Academic staff are involved in a number of research networks, including the following.
Sydney University Research Community for Latin America (SURCLA)
SURCLA is an academic research network that was originally conceived by the Department of Spanish and Latin American Studies and rapidly gained the support of members of different departments and schools across the Faculty of Arts and Social Sciences. SURCLA provides a dynamic forum for scholarly communication and interaction, a site of debate where members share their ideas, strategies and research experiences with the common goal of advancing knowledge of Latin America. Members of SURCLA come from the disciplines of history, sociology, anthropology, political sciences, gender, media, cultural and literary studies.
Website: SURCLA - the Sydney University Research Community for Latin America
Sydney Intellectual History Network (SIHN)
The Sydney Intellectual History Network (SIHN) draws together scholars to think through the problem of communicating significant conceptual innovation in the modern world, situating our research along a trajectory of intellectual history reconfigured as a dynamic multidisciplinary exploration of generative thought. While some argue that the twenty-first century is a ‘post-Enlightenment’ and ‘post-idea’ world, SIHN maintains that important conceptual developments are well within our reach, but have been obscured by siloed perspectives that ignore a sense of history. In place of an older approach to intellectual history based on single disciplines analysing well-worn questions, SIHN proposes to work through an interdisciplinary approach that will devise new questions and offer novel insights into major theoretical issues that link past, present and future.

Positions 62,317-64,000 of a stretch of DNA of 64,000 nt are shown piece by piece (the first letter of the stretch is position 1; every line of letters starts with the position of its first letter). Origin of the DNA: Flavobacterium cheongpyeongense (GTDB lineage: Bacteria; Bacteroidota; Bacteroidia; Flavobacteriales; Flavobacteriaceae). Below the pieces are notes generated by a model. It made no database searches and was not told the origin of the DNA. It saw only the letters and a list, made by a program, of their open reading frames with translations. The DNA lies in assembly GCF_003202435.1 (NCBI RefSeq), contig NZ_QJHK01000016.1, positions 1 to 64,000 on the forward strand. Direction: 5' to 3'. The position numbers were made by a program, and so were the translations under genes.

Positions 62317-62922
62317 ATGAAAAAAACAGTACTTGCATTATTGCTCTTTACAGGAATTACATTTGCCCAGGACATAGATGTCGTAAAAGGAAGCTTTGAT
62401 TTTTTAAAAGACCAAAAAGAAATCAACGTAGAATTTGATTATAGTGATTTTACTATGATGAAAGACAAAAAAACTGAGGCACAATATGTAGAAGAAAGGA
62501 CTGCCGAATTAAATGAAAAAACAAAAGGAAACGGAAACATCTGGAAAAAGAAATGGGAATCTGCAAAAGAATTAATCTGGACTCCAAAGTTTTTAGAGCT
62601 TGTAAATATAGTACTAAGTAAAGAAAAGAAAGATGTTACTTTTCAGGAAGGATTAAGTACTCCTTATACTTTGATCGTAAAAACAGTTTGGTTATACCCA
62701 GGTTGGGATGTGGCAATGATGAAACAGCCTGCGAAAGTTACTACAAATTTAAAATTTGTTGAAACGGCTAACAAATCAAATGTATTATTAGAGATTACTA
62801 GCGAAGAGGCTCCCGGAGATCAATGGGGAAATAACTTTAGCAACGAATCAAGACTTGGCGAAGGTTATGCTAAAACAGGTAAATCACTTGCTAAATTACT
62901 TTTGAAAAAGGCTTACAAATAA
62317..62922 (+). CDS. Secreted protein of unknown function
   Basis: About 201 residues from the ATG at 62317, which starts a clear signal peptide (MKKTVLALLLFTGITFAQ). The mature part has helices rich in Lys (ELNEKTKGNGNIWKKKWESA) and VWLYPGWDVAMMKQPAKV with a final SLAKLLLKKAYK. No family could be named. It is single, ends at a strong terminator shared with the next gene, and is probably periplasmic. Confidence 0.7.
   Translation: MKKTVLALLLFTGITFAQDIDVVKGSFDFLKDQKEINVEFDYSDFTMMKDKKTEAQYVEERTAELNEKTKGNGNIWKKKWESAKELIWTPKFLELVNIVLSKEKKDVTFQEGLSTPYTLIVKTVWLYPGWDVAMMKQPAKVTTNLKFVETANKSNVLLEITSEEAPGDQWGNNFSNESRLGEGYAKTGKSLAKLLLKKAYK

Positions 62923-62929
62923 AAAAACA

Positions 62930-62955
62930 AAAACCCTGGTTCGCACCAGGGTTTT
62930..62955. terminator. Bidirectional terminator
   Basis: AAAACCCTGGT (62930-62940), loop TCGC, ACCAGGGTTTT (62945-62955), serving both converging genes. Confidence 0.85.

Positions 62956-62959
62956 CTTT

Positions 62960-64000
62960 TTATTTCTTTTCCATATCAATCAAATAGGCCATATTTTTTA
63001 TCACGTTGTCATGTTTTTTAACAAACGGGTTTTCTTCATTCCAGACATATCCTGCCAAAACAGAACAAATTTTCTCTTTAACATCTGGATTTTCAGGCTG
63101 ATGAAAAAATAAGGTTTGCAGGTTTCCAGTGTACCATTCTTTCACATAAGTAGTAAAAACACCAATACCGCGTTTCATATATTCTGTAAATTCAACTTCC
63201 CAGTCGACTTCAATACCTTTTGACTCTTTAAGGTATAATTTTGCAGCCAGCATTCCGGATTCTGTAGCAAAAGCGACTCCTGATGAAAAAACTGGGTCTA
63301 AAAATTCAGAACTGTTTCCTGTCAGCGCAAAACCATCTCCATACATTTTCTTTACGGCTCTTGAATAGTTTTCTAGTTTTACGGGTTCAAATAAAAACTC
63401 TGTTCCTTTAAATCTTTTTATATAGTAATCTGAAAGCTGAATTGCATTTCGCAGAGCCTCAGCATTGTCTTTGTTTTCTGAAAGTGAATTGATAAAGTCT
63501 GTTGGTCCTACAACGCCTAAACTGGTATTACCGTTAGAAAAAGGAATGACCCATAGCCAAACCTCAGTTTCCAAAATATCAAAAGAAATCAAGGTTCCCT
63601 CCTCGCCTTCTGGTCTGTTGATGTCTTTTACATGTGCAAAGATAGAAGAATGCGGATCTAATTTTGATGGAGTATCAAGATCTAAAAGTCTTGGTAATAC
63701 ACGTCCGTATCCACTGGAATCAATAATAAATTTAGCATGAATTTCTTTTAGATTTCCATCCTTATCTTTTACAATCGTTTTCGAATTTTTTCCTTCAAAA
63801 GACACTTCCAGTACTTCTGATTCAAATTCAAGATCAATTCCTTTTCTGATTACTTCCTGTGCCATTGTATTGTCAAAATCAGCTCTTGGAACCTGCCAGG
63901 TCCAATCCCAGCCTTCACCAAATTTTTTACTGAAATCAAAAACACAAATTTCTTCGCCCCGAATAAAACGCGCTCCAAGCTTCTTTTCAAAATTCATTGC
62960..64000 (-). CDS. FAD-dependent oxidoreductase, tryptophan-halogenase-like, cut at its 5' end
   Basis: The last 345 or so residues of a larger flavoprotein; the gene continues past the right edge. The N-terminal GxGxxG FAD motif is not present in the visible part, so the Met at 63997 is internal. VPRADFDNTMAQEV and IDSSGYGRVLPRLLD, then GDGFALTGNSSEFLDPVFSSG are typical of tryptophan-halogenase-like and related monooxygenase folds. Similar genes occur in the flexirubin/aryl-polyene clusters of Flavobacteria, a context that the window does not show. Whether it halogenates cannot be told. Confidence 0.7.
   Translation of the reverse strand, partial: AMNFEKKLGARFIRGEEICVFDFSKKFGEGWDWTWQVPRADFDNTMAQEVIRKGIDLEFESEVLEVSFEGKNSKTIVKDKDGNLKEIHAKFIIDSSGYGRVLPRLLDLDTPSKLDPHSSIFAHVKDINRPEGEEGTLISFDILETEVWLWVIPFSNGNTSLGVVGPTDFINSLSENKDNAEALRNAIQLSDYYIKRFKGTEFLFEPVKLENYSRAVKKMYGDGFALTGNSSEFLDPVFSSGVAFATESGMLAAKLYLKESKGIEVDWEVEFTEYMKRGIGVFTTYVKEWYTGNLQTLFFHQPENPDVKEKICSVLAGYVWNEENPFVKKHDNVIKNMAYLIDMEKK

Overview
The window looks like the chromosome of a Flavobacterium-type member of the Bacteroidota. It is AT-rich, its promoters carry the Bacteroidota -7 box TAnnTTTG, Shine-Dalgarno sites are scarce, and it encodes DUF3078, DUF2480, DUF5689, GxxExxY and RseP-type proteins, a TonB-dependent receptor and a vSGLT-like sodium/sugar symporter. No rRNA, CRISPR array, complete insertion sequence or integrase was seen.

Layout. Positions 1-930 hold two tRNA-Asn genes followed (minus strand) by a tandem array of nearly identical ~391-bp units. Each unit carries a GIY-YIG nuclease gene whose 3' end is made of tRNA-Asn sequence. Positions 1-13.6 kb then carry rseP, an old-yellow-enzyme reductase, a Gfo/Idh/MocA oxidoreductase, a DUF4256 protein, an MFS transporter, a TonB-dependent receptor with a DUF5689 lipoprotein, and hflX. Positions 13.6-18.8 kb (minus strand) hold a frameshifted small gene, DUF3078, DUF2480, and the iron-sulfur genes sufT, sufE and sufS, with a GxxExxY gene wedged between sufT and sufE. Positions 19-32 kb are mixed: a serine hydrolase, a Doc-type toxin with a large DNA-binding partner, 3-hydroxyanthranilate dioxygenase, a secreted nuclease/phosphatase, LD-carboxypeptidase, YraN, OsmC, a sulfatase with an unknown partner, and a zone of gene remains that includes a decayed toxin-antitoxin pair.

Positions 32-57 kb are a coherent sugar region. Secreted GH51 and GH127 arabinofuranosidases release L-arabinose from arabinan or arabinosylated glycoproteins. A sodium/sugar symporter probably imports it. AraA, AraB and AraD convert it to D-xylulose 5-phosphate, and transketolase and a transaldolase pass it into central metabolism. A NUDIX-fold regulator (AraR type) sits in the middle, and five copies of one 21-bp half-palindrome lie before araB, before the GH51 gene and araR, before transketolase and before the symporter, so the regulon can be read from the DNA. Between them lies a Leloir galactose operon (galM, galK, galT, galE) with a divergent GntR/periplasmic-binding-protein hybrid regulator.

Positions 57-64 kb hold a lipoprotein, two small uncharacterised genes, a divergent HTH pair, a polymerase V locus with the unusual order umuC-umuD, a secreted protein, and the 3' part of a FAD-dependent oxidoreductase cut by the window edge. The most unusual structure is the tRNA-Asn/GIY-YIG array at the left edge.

SLC Contact: Dr Francesco Borghesi
Dr Francesco Borghesi's involvement in SIHN:
My work in the areas of Renaissance philosophy, theology and literature, and European intellectual history aims at rethinking the status of philosophical and religious culture and its relations to literature and art especially between the thirteenth and early sixteenth century. I have become increasingly interested in studying the ways in which disciplines that are now taken for granted practically intersect and could, through mutual collaboration, contribute to a better understanding of Renaissance and, more generally, European culture. I am also interested in exploring the ways in which this historical understanding can be made relevant for our own times. My publications to date have mostly explored the culture and modes of thought of the Renaissance philosopher and theologian Giovanni Pico della Mirandola, his letters, and issues of proof and evidence in historiography. My main research areas are: Renaissance philosophy and humanism; History of religious thought and moral philosophy, 1200-1800; Textual criticism (philology, palaeography, manuscript studies and textual bibliography); Historiography. My current long-term project addresses the diffusion of the idea of philosophical concord in Renaissance European culture.
Australasian Association of Buddhist Studies (AABS)
The Australasian Association of Buddhist Studies (AABS) aims to promote the academic study of Buddhism in the Australasian region. Membership is open to scholars of all academic disciplines.
Website: AABS - the Australasian Association of Buddhist Studies